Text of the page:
I’ve been experiencing a personal awakening lately. Some of which you read about in my Grey’s Anatomy post, and some you’ll read in future posts about emotions and activism. For now, however, I want to talk about authenticity.
I spent most of my life trying to be anyone but myself. In school, when I was bullied for the clothes I wore or the people I sat with at lunch, I spent years trying to fit into a more acceptable mold. I spent money I didn’t have on clothes that I thought would make me look cooler or more like “everyone else.” I spent time with people who didn’t share my values so that, if they accepted me, I could use them as a metric of my success or popularity. I posted content on social media that I told myself was authentic, but was really just a way to gain more likes, followers, or friends. I valued authenticity and independence above all else, but was too scared to actually live in accordance with those values. I was scared that if people saw the real me, they’d reject me.
After all those years of shoving myself into someone else’s ideal of what I “should” look, think, or act like, I still don’t have the things I craved since I was young. I could never find happiness in the clothes I bought, or friends in the amount of views I got on an Instagram story I had so carefully curated. Yet, I’ve discovered happiness and beautiful relationships despite those things…so I had to ask myself: Why do I waste precious time in my life trying to be someone else?! I will never fit into any mainstream ideal of what a woman should be, and I’m sick and tired of making myself smaller for anyone else’s benefit or comfort.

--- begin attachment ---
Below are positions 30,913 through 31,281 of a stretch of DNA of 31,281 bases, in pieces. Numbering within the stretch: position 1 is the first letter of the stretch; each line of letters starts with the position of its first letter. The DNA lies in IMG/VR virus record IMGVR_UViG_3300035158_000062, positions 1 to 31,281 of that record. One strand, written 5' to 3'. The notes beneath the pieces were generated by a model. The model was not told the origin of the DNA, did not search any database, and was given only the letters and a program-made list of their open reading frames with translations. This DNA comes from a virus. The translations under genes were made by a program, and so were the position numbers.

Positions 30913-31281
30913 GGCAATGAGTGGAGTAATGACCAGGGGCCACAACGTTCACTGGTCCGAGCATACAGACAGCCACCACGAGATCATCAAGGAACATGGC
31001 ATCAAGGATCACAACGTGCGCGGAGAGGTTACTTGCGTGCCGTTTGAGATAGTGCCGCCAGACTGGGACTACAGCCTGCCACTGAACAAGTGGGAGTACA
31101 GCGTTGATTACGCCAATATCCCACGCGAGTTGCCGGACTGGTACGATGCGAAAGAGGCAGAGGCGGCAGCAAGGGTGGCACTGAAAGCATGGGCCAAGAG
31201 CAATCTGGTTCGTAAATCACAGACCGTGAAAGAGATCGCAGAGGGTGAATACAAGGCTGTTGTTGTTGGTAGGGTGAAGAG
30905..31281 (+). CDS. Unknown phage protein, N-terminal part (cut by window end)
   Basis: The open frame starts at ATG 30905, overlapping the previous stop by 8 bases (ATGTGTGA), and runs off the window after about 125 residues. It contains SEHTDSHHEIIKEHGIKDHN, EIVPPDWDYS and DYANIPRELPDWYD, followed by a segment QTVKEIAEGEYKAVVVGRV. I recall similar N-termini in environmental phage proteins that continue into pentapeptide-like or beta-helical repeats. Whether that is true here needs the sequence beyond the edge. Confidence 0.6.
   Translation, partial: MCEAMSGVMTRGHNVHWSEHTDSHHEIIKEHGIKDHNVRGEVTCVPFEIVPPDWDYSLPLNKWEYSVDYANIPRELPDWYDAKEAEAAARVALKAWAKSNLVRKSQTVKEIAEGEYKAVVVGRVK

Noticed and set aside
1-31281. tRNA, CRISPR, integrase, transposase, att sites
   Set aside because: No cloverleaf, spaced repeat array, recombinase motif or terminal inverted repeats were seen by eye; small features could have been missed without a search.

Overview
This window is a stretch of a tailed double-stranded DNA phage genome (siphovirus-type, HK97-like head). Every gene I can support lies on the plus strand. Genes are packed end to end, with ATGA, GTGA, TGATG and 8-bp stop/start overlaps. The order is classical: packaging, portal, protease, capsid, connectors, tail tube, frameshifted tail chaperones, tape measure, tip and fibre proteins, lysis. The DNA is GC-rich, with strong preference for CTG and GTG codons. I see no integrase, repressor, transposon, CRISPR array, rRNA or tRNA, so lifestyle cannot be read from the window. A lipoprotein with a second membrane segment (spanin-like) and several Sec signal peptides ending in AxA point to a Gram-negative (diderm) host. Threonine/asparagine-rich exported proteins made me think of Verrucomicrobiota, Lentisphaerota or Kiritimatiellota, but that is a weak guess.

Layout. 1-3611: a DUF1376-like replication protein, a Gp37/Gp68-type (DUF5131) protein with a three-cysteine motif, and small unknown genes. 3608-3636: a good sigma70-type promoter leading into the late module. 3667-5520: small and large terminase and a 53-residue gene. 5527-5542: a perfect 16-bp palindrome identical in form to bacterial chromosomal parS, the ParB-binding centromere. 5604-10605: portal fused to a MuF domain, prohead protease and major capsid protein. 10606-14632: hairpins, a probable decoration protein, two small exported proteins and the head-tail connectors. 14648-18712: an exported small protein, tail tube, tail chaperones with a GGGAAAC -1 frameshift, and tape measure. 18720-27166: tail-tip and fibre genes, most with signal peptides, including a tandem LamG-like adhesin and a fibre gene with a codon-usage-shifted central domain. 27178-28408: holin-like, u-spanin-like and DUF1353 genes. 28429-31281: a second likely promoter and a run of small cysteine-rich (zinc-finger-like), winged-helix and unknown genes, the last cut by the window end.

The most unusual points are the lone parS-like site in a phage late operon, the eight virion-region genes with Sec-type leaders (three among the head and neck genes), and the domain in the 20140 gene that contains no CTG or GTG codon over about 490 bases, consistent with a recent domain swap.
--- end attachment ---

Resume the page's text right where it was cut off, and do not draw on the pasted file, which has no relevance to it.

Being immunocompromised in this pandemic has forced me to spend a lot of uninterrupted time with myself. I’ve been blowing through journals, usually filling one within 3-4 weeks, which basically represents the amount of self-reflection and growth I’ve experienced in the last six months. The more I’ve gotten to know myself in quarantine, the more I’ve realized I want to become the person I want to be rather than the person I thought I should be.
After all of the self-reflection and journals I’ve gone through, I’ve decided to challenge myself to run towards the things that scare me. If I don’t, I will never truly know what I am capable of. Authenticity scares me. Showing people who I really am—including the parts of myself I want to hide away in deep, dark caves—absolutely terrifies me. But I’m done seeking approval from others, because their approval doesn’t matter. I matter. I choose me.